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Parenting, Children, and Mindfulness

A Wonderfully Rich Practice

By Bud Reiter-Lavery

Few of the local Sangha members have young children. I have two neighbors with children under the age of three who used to do formal sitting meditation alone or in groups, but haven’t done so since the birth of their children.  Similarly, I didn’t go on a retreat for six years—the time from the birth of my first child until my second child was age three. Perhaps the formal structures of practice that we have created, such as weekly two-hour meditation meetings, five day retreats, etc., just don’t work well for parents with young children.

My two girls are now ages five and eight, and I am discovering that I have more energy to engage them and others in mindfulness practice. I am also a lot less concerned about whether I lead a group or go on retreats. It is clearer to me now that my whole life is my practice, which means that for me, parenting is a salient part of my mindfulness practice, every day. My wife and kids are great Dharma teachers, both in how they can pull out the compassionate parts of me and when they unintentionally show me all the seeds I still need to transform. Frankly, when my girls are tired and prone to crying, I often find myself at the edge of my practice—and sometimes a bit beyond it.

I considered starting a monthly mindfulness morning for folks like me with kids, but I have made it much simpler and with fewer expectations. Once a month my girls and I have a mindfulness morning while my wife, Lisa, goes to church. This gives Lisa a chance to be more focused at church, and it gives the girls and me a wonderful chance to gently and simply practice. They love reading stories about the Buddha’s life. We also do a juice and cookie ceremony, color in a coloring book of scenes of the Buddha’s life, sing, and sometimes do outdoor walking meditation. We go with the flow and do whatever seems refreshing and enjoyable. I have invited the neighbors with children to join us, but I don’t really care if they come or not. The time is for the girls and me to enjoy being, to enjoy our mindfulness. It is a very relaxing time for me. I think it would drain me if I carried expectations about providing this as a service to the community.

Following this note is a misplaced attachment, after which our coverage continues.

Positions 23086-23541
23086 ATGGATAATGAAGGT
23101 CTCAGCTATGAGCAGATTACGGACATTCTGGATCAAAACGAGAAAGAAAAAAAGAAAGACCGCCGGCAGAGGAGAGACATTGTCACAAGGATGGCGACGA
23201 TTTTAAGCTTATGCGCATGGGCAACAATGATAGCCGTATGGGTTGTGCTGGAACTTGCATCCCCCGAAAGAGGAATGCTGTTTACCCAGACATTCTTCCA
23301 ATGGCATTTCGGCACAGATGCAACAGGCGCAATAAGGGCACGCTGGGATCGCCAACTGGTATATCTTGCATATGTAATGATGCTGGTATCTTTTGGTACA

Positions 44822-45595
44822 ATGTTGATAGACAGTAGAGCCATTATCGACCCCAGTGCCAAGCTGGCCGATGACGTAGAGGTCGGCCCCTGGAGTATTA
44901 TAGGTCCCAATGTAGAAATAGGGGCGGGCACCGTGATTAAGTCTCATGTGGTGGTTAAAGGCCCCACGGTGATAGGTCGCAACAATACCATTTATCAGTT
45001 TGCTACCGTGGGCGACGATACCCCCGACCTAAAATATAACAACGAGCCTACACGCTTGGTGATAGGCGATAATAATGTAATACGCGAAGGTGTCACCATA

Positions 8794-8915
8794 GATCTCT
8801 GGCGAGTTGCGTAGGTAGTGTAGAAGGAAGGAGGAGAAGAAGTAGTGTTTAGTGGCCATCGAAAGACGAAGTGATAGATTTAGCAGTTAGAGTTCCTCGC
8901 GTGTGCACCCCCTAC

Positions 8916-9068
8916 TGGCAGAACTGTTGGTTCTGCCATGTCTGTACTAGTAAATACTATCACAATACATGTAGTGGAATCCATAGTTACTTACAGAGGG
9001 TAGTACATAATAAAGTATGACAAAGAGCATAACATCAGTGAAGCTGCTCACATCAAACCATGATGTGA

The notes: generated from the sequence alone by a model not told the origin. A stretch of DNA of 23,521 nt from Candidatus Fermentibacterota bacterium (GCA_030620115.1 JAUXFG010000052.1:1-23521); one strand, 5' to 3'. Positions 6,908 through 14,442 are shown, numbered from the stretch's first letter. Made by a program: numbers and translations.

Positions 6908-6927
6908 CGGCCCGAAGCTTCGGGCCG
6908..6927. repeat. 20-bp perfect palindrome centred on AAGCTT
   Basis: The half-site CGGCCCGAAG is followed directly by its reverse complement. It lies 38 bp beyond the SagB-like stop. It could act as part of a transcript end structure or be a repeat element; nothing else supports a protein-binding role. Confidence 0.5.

Being married and having children mean that I have several other people’s needs to consider. We inter-are. So we’ve worked out a schedule that includes time for me to go to retreats and weekly Sangha meetings, making sure that I still have lots of time to be with my family. Last fall was the first time I took them on a retreat with Thay, so we are integrating family mindfulness in formal ways, but mostly in very informal ways. While I still periodically sing Dharma songs to them each night when I put them to bed, most of my practice involves just being present with them.

One of my favorite quotes about mindful parenting is from Dharma Family Treasures.  It goes as follows:

Master: I have no tolerance for those who use their children as an excuse for not practicing.

Hermit: I have no tolerance for those who use their practice as an excuse for not parenting.

Beggar: When we fully immerse ourselves in parenting as our practice, we answer the question, Of what use is it merely to enjoy this fleeting world?

O sincere trainees, create no Dharma orphans. Quickly is dew gone from the grass.  Quicker still are children grown.

Bud Reiter-Lavery, True Wonderful Awakening, lives with his daughters Katie, age eight, and Theresea, age five, and wife Lisa. He practices with the Mindfulness Practice Center of Durham, North Carolina.

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What is Mindfulness

Thich Nhat Hanh January 15, 2020

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